RALEIGH – Perhaps I’m just a sucker for cheeky libertarian argumentation, but I really enjoyed a recent policy report from the Goldwater Institute in Arizona on the question of how best to win the war on poverty.
Matthew Ladner, a political scientist and the institute’s vice president for research, wrote the piece. It looked at changes in poverty, childhood poverty, and per-capita income from 1990 to 2000, comparing the performance of big-government states – those with more-generous state programs and higher taxes to finance them – to that of small-government states. Ladner found that while the poverty rate of the median state dropped by 10 percent during the 1990s, the variation was significant. Minnesota, Mississippi, Iowa, Colorado, and Michigan posted declines of 20 percent or greater. On the other hand, California, Connecticut, the District of Columbia, Rhode Island, and Hawaii actually had increases in poverty rates of 14 percent or more.
It turns out that states with larger, more-expensive governments had worse records on poverty during the 1990s than did states with smaller, less-expensive governments. Some would greet this finding with puzzlement, assuming that more government spending equals greater progress in combating poverty. But that’s because they have a simplistic view of the issue. They don’t recognize the extent to which promoting economic growth is critical to lifting families out of poverty, and the extent to which excessive taxes and spending retards rather than accelerates growth. And they refuse to recognize the reality that chronic poverty is usually the result of a set of unfortunate decisions, often made when individuals are young and short-sighted (remember?), that cannot simply be unmade later with the help of government programs.
As NPR commentator and author Juan Williams pointed out at a recent John Locke Foundation event in Charlotte, poverty status is strongly associated with education, marital status, and work experience. For those Americans who complete high school, obtain meaningful work experience, and wait until marriage to have children, the poverty rate is minuscule. For those who drop out of school, fail to establish a solid footing in the workforce, and have children out of wedlock, the poverty rate is substantial. Successfully combating poverty consists of maximizing economic growth, and thus economic opportunity, while discouraging young people from making these life-altering choices. Government spending is often inimical to accomplishing the former and of limited value in accomplishing the latter, though certainly good schools are a plus (and are not necessarily found in high-spending states).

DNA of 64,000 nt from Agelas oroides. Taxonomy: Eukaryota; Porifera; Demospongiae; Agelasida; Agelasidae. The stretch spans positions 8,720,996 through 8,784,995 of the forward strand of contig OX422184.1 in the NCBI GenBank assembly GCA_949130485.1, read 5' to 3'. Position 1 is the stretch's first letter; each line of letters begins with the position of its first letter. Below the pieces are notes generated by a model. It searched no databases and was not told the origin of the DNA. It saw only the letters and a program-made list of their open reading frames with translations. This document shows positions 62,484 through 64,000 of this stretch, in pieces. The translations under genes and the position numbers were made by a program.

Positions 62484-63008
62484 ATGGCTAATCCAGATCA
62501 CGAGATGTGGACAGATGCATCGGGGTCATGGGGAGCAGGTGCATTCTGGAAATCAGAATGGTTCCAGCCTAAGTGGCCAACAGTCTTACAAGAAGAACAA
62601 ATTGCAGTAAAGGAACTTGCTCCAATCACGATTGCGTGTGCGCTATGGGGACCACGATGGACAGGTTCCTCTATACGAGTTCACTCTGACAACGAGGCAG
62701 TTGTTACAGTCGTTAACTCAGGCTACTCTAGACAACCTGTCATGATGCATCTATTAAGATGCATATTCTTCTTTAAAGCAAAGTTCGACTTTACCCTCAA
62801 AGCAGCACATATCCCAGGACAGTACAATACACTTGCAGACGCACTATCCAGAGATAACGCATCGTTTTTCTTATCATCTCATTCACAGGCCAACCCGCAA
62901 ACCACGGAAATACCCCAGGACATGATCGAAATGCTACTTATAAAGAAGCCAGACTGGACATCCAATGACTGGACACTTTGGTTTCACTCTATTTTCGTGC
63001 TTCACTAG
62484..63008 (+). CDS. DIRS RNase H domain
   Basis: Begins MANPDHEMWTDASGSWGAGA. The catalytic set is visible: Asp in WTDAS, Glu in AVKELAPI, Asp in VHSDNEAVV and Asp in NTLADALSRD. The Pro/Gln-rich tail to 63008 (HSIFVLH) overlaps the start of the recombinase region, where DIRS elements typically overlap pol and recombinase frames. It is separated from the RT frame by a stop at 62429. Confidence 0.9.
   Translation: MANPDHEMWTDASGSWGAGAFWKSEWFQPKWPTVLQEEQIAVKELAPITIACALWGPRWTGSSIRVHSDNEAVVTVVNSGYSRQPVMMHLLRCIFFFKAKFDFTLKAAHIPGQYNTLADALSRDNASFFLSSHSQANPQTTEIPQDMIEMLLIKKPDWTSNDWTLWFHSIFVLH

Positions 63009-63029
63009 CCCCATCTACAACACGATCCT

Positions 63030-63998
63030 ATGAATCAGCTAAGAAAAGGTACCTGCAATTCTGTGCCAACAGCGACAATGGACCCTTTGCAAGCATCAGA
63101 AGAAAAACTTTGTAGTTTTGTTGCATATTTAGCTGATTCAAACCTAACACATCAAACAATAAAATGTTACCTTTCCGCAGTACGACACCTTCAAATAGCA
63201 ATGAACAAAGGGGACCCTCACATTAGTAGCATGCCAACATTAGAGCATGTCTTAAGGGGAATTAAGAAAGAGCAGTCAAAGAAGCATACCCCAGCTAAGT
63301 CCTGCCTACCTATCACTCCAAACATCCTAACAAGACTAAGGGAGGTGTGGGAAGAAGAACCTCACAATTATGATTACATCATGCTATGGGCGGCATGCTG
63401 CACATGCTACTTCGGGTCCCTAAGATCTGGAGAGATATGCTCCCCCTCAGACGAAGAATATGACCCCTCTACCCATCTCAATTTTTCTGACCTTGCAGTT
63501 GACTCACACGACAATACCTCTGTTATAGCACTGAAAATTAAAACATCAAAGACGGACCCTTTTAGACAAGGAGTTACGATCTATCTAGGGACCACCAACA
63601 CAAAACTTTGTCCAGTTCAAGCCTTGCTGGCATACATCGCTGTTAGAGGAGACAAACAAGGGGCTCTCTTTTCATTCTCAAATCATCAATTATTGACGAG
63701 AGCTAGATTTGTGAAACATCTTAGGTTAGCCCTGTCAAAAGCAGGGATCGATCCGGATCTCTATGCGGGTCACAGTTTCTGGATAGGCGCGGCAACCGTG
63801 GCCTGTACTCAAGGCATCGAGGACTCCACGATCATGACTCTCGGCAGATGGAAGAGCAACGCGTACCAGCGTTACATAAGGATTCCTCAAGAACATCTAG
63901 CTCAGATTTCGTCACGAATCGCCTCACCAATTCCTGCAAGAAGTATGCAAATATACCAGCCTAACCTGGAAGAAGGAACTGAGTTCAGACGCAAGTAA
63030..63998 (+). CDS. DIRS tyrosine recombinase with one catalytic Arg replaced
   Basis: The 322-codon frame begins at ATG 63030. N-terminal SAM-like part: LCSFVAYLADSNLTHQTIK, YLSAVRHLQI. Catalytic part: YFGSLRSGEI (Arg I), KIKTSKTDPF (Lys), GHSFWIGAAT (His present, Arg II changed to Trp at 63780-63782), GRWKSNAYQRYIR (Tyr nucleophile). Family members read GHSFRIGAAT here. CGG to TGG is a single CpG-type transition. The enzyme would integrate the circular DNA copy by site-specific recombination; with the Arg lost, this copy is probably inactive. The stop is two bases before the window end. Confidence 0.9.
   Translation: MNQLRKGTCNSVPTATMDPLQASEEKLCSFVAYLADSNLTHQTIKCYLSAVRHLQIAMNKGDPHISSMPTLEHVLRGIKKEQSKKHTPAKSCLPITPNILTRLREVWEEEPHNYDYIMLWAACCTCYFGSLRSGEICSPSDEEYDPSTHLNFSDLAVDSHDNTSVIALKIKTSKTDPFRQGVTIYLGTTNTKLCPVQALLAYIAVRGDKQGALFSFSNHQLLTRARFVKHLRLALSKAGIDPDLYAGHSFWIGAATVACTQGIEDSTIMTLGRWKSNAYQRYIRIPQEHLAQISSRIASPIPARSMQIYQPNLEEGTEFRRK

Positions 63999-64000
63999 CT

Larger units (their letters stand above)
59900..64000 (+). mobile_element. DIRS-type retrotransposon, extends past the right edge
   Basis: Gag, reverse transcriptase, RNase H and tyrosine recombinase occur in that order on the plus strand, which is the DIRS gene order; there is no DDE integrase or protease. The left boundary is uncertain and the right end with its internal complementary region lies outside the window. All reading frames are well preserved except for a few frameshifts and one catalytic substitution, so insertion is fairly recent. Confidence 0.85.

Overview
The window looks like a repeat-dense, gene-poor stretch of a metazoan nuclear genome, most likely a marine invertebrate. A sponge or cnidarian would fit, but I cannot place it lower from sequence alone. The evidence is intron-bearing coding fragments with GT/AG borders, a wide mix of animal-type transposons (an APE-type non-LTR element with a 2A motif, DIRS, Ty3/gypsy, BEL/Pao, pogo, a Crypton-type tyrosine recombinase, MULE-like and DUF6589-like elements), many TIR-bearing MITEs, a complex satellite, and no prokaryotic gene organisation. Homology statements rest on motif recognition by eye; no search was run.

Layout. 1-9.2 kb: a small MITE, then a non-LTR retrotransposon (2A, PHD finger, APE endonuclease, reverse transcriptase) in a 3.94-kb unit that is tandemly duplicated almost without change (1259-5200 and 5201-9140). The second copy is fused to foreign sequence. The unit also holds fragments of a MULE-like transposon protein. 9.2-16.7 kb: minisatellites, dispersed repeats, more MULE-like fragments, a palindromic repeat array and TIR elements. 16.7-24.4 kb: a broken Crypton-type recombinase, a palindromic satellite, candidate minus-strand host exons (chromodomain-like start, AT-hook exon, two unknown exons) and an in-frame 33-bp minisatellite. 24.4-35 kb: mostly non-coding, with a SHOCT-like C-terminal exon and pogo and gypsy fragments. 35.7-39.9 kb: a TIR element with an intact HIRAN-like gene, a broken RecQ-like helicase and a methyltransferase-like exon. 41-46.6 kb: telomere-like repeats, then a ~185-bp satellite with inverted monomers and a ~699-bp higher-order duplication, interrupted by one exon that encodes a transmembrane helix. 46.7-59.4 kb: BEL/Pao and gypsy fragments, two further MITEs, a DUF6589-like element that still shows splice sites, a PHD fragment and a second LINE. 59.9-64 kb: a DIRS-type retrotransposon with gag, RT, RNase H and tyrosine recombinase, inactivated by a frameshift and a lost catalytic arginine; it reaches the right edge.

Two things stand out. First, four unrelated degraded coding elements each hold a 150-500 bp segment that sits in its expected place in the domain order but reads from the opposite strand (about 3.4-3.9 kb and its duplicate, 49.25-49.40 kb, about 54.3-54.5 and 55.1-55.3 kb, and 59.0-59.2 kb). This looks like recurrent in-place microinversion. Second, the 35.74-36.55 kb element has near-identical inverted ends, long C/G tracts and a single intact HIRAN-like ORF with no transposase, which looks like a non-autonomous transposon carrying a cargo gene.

But what about Lyndon Johnson’s celebrated War on Poverty? The evidence for its efficacy is paltry. Poverty rates fell dramatically before the passage of Great Society, and not as much afterwards. In 1948, the poverty rate was 30 percent. By 1966, it had fallen to half of that. The trend continued downward to 11 percent in the late 1970s, but then rose back to 15 percent in the 1980s before declining again to 12 percent by 2000. Did the new programs transfer wealth to poor families, thus elevating their annual incomes? Yes. Did they transform the lives of poor people so they could permanently lift themselves into the middle class? Not much. When President Bill Clinton and the Republican Congress enacted welfare reform in 1996, left-wing critics predicted throngs of the newly destitute clogging our streets. What actually happened were reductions in welfare caseloads and poverty, though the recent recession led to an uptick in the latter (flawed) measure.
Judging by the data in Ladner’s report, the performance of North Carolina during the 1990s was lackluster. That’s par for the course. Our state is about average in taxes and spending nationwide, and our declines in poverty and childhood poverty were both a little below the national median. But compared with our neighboring states, North Carolina has relatively large and expensive government, and our poverty reduction during the period (-5.4 percent) was lower than in Virginia (-5.9 percent), South Carolina (-8.4 percent), Georgia (-11.6 percent), and Tennessee (-14 percent).
There were other factors potentially in play, including immigration, economic change, and regression to the mean, though Radner did a good job of discussing and disposing of many of these as sufficient explanations. “High taxes and wasteful spending destroy wealth and hurt the poor,” he wrote.
Cue the footage of progressive heads exploding.
Hood is president of the John Locke Foundation.